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YEARS 1902 - 1914

With the conclusion of the end of war in South Africa Colonel burn was concerned to find, on raising the volunteer Regiment, a permanent establishment for them.

With the review of what uniform, the regiment should adopt underway. It was noted that of the County of London Imperial Yeomanry regiments, the 2nd County of London is the only one not also bearing a title. Colonel Burn with this in mind and with our recruiting office in Westminster wrote to Westminster City Council in June 1902 asking for the regiment to be affiliated to the City of Westminster and to use the arms of the city as a regimental badge, with a title of the Westminster dragoons.

The council and the mayor, decided to make inquiries of other regiments in the city to see if there were any objections and as an outcome of the inquiries received a letter from Colonel Sir Howard Vincent, who commanded the Queens Westminster volunteers submitting that the above application be refused.

This was on the grounds that the Queen's Westminster volunteers have constituted the civic regiment for over a century and that now consisting of horse, foot and guns etc, there is no occasion to vary the arrangements in favour of a new corps and suggesting that this decision of the council be conveyed officially to the general office command in the home districts and Under Secretary of state for war.

However the council stated they do not see any objection to acceding to Colonel Burns request, as his application is on behalf of an Imperial Yeomanry regiment as distinct from a volunteer regiment, and we recommend that Colonel C. R Burn be informed that the Westminster City Council are very glad to consent to the 2nd County of London Imperial Yeomanry using the arms of the city as a regimental badge and the title of Westminster Dragoons and that the decision of the council be conveyed officially to the general officer commanding the home districts and the Under Secretary of state for war.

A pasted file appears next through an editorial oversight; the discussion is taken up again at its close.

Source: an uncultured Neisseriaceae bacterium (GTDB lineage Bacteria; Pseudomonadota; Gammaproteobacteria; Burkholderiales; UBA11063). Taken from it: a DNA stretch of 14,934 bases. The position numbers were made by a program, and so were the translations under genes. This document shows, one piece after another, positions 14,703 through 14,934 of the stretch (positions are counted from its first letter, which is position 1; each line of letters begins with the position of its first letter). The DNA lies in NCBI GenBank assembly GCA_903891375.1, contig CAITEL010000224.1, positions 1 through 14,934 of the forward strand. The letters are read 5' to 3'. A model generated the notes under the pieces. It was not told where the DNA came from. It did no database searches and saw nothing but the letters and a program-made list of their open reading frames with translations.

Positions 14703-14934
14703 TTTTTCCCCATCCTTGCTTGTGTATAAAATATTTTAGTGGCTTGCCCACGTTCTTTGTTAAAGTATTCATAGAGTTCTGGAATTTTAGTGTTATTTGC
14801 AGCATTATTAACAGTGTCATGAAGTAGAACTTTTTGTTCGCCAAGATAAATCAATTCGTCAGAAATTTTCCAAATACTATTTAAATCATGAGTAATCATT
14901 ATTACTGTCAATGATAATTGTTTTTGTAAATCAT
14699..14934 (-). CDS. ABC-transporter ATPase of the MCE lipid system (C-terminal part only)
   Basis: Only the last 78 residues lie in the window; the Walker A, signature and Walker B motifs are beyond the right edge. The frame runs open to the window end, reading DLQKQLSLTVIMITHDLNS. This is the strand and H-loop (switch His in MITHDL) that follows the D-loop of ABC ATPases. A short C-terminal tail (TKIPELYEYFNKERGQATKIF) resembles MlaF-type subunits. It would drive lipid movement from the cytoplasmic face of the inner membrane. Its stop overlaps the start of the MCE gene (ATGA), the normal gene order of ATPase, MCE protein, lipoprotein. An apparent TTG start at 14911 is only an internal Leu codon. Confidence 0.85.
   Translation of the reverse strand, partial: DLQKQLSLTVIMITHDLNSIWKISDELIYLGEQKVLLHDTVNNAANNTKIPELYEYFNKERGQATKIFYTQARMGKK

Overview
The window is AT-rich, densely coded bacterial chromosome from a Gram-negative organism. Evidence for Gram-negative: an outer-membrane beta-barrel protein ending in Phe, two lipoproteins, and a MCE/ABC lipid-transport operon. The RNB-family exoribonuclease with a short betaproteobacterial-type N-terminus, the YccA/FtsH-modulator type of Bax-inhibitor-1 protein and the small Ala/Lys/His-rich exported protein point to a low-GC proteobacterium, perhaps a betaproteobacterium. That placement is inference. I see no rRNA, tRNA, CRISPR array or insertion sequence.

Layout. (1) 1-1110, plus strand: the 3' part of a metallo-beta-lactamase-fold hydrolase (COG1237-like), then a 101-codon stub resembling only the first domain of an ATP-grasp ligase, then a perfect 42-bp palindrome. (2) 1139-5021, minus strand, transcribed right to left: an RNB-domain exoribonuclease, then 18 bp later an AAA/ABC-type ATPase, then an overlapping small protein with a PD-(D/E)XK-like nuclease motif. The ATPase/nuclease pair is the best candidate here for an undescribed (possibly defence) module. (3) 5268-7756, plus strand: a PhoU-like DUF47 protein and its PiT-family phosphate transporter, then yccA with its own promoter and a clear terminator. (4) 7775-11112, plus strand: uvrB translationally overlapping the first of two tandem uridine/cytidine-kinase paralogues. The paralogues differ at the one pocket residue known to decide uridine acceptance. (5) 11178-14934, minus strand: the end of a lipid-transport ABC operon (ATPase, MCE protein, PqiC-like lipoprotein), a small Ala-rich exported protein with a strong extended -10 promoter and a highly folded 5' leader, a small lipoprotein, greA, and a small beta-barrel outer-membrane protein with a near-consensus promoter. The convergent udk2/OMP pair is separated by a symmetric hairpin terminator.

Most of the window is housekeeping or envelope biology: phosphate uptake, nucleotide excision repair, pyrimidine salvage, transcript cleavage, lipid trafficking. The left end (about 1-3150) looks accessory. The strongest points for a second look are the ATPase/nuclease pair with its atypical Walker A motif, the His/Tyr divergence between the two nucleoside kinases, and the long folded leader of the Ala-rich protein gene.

Submission was therefore made to His Majesty to approve, the approval given via army order 5 dated January 1902.

So popular was the regiment in these early days, we're told that in 1906 it was within 24 hours of its complete establishment [then 24 officers and 572 men] and commissioned ranks are at full strength, this excellent record has been attained despite the difficulties under which the regiment labours, in having no suitable headquarters or drill station. The headquarters consists merely of an office and the QM stores 102 Victoria St, Weekly drills on horsemanship were conducted at a riding school in Peckham, whilst squadron and regimental drills took take place in Woolwich and in St Stephen’s Hall.

This entails great inconvenience and expense but before long they were happy to learn that regiment would be provided with suitable headquarters with a riding school, stabling, drill hall and other amenities in what may be termed its territorial district.

Colonel Burn had been fortunate enough to secure a site just behind the Army Navy stores in Horseferry Rd, where a building is to be erected over the course of the next few months.

It is estimated that the work will cost about £10,000, off this sum no less than £7000 has been subscribed by Colonel Burn and the officers of the regiment.

ANNUAL CAMP - 1902

The first annual camp took place at churn in Berkshire in 1902 and again in 1903 on the estate of Lady Wantage who was a friend of Colonel Burn who generously offered to present the campsite to the regiment. Lady Wantage was thanked for the generous offer and for her regard of the regiment, but there was a wish to be free to be able to change the camp venue from year to year and the offer was declined.

A picture of what camp looked like in those days is remembered from the recollections of a serving soldier at the time.